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Rolling shutter optimization: is it OK to set this as a camera default?

Hi there!

I am processing imagery captured with the Mavic 2 Zoom. Using your “vertical pixel displacement” calculator, I was able to deduce that rolling shutter optimization should be chosen to process these images. It did, indeed, greatly improve the results.

Is there any reason why I should continue to use this calculator before processing images from this camera, or should I just alter the camera default settings to automatically do this? Could using this setting be detrimental to results if it’s not recommended based on the flight height and speed?

Thank you!


You handled the problem very well, you used our vertical pixel displacement tool exactly when it was necessary. Congrats!

Please visit another post related to the same topic: Rolling shutter gain
In the comments, read Blaz’s reply from March 2018.
I believe it will answer all your questions :slight_smile:


Hi there!

Thank for you the link. I have read this answer in full and it’s been very informative. My question is related to Antonio’s first question in this comment:

Well, as you say “enabling the option could produce better results.” is an admission that it may be or not, isn’t it?

Is there any danger in enabling rolling shutter correction even if not advised by the vertical displacement tool?

I am aiming to avoid processing Step 1 more than once. It seems as though the recommended processing flow (if you’re not aware of your flight height & speed) is to run Step 1, check if there are signs of rolling shutter distortion, change camera settings to enable rolling shutter correction, and re-run. Can I just enabled rolling shutter distortion correction by default? Why or why not?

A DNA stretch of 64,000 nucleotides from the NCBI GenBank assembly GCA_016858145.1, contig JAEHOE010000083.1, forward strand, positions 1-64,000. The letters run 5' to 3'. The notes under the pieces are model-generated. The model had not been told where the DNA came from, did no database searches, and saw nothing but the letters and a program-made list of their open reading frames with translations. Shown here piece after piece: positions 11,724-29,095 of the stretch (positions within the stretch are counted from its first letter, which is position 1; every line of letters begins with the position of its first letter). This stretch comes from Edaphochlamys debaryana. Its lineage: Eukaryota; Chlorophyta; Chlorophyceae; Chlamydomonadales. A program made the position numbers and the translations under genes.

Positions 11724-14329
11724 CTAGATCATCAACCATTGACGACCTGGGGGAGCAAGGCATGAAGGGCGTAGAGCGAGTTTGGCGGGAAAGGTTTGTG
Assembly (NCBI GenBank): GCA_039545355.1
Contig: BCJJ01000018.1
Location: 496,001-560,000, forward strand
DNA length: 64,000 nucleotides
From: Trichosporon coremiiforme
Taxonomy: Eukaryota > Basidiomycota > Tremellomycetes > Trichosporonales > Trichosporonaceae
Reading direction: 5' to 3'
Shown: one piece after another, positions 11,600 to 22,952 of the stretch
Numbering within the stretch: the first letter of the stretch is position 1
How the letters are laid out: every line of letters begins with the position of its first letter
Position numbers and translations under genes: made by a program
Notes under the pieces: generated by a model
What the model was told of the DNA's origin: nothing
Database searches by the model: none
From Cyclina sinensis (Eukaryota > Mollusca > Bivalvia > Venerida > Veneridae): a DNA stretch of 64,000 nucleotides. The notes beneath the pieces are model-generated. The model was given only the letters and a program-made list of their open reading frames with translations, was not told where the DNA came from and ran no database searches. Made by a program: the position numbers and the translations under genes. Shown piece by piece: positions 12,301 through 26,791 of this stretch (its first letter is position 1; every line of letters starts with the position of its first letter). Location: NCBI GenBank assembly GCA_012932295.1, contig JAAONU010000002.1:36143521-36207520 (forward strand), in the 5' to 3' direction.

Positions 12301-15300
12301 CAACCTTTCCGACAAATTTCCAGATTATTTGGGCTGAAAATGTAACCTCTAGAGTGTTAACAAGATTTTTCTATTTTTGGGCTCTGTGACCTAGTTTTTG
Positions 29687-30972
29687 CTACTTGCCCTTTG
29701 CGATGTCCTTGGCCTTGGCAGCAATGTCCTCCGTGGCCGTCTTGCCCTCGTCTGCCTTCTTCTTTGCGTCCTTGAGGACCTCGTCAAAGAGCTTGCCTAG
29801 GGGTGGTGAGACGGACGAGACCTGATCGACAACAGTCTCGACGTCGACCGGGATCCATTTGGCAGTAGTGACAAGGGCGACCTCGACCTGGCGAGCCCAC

Thanks again!


Rolling shutter algoitrhm will work with any rolling shutter cameras, however we have tested only some. It is recommended to use the rolling shutter algorithm when the Vertical Pixel Displacement is bigger than 2.

The downside of applying the Rolling Shutter Optimization when the estimated pixel displacement is lower than two pixels is that overall processing time may increase. In some cases, it may introduce error into the final results. While the increase in error is not guaranteed for all projects when applying the Rolling Shutter Optimization to images with a pixel displacement lower than 2 pixels, it is possible, as evidenced by the Phantom 2 Vision results when flying approximately 1 m/s.


Thank you for your reply!

I am concerned that I may have used the vertical pixel displacement tool incorrectly. I used shutter speed in place of sensor readout time, which I have since learned are not the same thing.

This article gives the sensor readout time for some common drones:

do you have any tips for getting the sensor readout time for the mavic 2 zoom (or any other camera)?


Thank you for the follow-up.

Actually, we’ve recently had an internal discussion about the Rolling Shutter algorithm.

Here are some insights:

  • For the camera that has a rolling shutter, you could have the rolling shutter algorithm enabled by default. Especially if you typically use similar flight parameters (flight height and speed) and you are able to see an improvement when using the algorithm. For example, for DJI Mavic 2 Pro where the influence of the rolling shutter was quite noticeable even at lower flight speeds, we already enabled the rolling shutter to be used by default.

  • The Vertical Pixel Displacement is a great help. However, you shouldn’t ruthlessly depend on it.

  • As a side note, we don’t recommend using zoom lenses for photogrammetry data acquisition. As mentioned in Step 1. Before Starting a Project > 2. Configuring the Camera Settings article

    • The zoom should be stable.
    • Fixed focal length is recommended.


Hi Beata,

These seems like some good tips. Thank you again for all your help!

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